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Wednesday - November 13, 2013

From: Rockville, MD
Region: Mid-Atlantic
Topic: Diseases and Disorders, Seasonal Tasks, Wildflowers
Title: Cutting Back Perennials in the Fall?
Answered by: Anne Van Nest

QUESTION:

We have large beds of flowering native perennials that we planted around our house as part of a landscape conservation plan (various Joe-Pyes, goldenrods, turtlehead, blazing star, brown-eyed Susans). Fall is upon us in Montgomery County, MD, and we see lots of birds having a great time kicking around in the leaves from the trees that are littering the beds. In the past we've cleaned the beds out down to the mulch layer before winter, but I'm starting to wonder if this is best for the plants and animals. Do we have to clean out the tree leaves before winter to keep the plants healthy? Can we leave them, or will this promote too much disease?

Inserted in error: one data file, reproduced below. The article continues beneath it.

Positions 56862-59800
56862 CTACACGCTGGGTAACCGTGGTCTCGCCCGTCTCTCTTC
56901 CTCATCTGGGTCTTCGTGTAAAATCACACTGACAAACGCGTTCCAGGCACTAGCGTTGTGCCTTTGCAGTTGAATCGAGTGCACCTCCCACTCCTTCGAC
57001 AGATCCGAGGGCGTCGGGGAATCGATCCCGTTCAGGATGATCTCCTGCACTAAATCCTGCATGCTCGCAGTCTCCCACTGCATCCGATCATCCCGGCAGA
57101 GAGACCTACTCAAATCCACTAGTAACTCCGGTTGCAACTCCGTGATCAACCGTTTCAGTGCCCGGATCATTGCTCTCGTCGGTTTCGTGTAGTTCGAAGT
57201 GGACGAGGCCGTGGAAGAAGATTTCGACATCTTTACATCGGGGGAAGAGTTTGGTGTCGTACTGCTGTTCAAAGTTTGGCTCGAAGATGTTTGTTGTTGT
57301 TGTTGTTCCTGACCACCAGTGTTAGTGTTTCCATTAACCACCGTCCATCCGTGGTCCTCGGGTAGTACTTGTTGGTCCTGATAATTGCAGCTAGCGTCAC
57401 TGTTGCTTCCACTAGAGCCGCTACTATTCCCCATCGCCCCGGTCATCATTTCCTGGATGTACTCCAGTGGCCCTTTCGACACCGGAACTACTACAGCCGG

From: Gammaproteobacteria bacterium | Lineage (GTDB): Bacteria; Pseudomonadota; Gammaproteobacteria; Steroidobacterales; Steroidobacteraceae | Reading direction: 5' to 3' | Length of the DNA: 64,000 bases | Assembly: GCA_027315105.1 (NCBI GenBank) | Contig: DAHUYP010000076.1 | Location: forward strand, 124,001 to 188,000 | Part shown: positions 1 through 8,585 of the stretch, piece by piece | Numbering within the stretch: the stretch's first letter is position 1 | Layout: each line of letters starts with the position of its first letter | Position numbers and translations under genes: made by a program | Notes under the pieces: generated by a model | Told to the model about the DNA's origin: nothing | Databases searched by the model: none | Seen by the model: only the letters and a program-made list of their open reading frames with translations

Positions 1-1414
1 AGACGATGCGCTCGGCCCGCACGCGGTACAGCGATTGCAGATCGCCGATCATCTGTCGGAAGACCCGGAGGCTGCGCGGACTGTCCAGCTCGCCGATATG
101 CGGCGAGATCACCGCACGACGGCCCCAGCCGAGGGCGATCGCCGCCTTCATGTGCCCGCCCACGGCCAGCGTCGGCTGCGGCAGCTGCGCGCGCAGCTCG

ANSWER:

The only parts of the garden that really need to be cleaned up well (down to the mulch or even replace this too) are any area around a seriously diseased plant. While native plants are generally disease and pest free, some problems like powdery mildew on phlox, leaf spot on bugbane, or overwintering leafminer on gaillardia could be serious enough to harm the plants. In this case all the affected foliage should be removed so that the fungus spores or insect eggs and pupa do not overwinter.  For the rest of the garden, healthy woody perennials can often be left intact or pruned to 6 inches for the winter.  Any seeds or insects still on the plant will be welcome food for the wildlife and the uncut stems will help collect insulating snow around the plant and give it extra protection as well as mark where the plants are located next spring.
Any fleshy perennials though (like touch-me-nots) should be removed in the fall since they will turn into a mushy mess after the first frost.
Leonard Perry of The University of Vermont Extension has posted a good information sheet on Fall Perennial Care online.

 

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